For children with ADHD, just the thought of taking a test can create fear and worry. Although ADHD is not a learning disability, students with ADHD may have a hard time learning and remembering what they have learned. Constantly being distracted can cause students to miss important details in a lesson. And poor self-esteem can make them believe they will fail the test even before they begin. But tests are a part of school life and these days, standardized tests are required before graduating from high school.
Whether you are a student, a parent or a teacher, we have some great tips to make test taking a little easier for children with ADHD.
Don’t wait until the night before a test to start studying. Although you have probably heard this many times, taking 10 or 15 minutes each night to review your notes helps. It is easier to sustain attention for this amount of time rather than trying to focus for several hours right before a test. You might want to set up a schedule where you review notes for each class for 10 minutes per night. If you have four classes per day, this comes out to 40 minutes per night. Once a week you can take a little longer to review important information. This helps the information get into your long-term memory, where you are most apt to remember it later.
Know exactly what is going to be covered on the test. For some tests, knowing terms and definitions is important, while in others you will need to understand the characters in a book. Talk to your teacher and ask if she can go over what information you need to study. You may want to write an outline of what you see as important topics first and show it to your teacher, asking if she can help you to make additions or deletions.
Talk to your teacher about the upcoming test. Ask questions about the format – is it multiple choice, essay, fill-in-the-blanks, matching, etc. Understanding the format can help you study better; for example, if it is an essay test you should spend more time understanding the concepts in the chapter, using facts to back up the concepts. If the test will be fill-in-the-blanks or matching, you should probably spend time learning specific facts, dates and names.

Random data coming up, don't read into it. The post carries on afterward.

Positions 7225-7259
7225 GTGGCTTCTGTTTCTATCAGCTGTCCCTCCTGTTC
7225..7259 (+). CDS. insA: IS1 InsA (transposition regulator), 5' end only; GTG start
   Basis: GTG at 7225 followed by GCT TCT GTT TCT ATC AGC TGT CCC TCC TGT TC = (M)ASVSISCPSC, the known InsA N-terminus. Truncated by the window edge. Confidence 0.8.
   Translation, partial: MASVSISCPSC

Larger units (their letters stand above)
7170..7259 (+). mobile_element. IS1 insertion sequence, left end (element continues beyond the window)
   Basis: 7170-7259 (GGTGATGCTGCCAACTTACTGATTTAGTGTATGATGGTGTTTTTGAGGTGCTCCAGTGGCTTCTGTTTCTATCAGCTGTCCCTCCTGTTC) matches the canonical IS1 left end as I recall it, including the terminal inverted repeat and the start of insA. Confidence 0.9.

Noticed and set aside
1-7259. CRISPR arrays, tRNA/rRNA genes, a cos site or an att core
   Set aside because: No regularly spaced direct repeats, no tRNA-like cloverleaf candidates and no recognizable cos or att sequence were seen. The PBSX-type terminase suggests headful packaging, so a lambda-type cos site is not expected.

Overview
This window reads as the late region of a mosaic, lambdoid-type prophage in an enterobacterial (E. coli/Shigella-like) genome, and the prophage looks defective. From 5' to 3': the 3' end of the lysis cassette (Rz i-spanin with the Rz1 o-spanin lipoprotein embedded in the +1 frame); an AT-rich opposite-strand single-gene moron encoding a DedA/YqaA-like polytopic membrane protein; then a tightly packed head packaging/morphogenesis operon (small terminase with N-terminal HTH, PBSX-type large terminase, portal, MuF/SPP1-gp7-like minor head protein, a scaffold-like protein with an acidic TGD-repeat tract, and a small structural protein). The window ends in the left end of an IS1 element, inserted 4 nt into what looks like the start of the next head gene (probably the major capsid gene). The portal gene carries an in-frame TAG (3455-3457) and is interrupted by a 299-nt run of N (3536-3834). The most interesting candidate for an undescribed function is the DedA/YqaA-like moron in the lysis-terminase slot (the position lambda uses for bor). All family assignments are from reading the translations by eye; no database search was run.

Create the best environment for studying and taking the test. For studying: do you need a quiet, distraction-free place or do you study best with the low hum of the radio? Find a spot at home where you can study without distraction. When taking the test, consider the classroom. Would you do better if your desk was in the front of the classroom, near the teacher? If you sit by a window, can you move your desk around so you can better focus on the test? Can you take the test in the library or the resource room? Think about how your environment impacts your schoolwork and work with your school and teacher to create the best test taking environment for you.
Be prepared for the test mentally and physically. Knowing the information isn’t always enough. Make sure you get a good night’s sleep the night before and eat a good breakfast the morning of the test. If your test is going to be late in the school day, a protein bar before the test may help.
Stay positive. If you are worried about your upcoming test, chances are, you have had problems with test-taking in the past. Watch how you talk to yourself. Stop yourself from negative self-talk such as "I know I will fail," or "It doesn’t matter how much I study, I never do well on tests." Instead, remind yourself that you did study, you know the work, you can do well. If you tell yourself you will fail, you are setting yourself up to fail.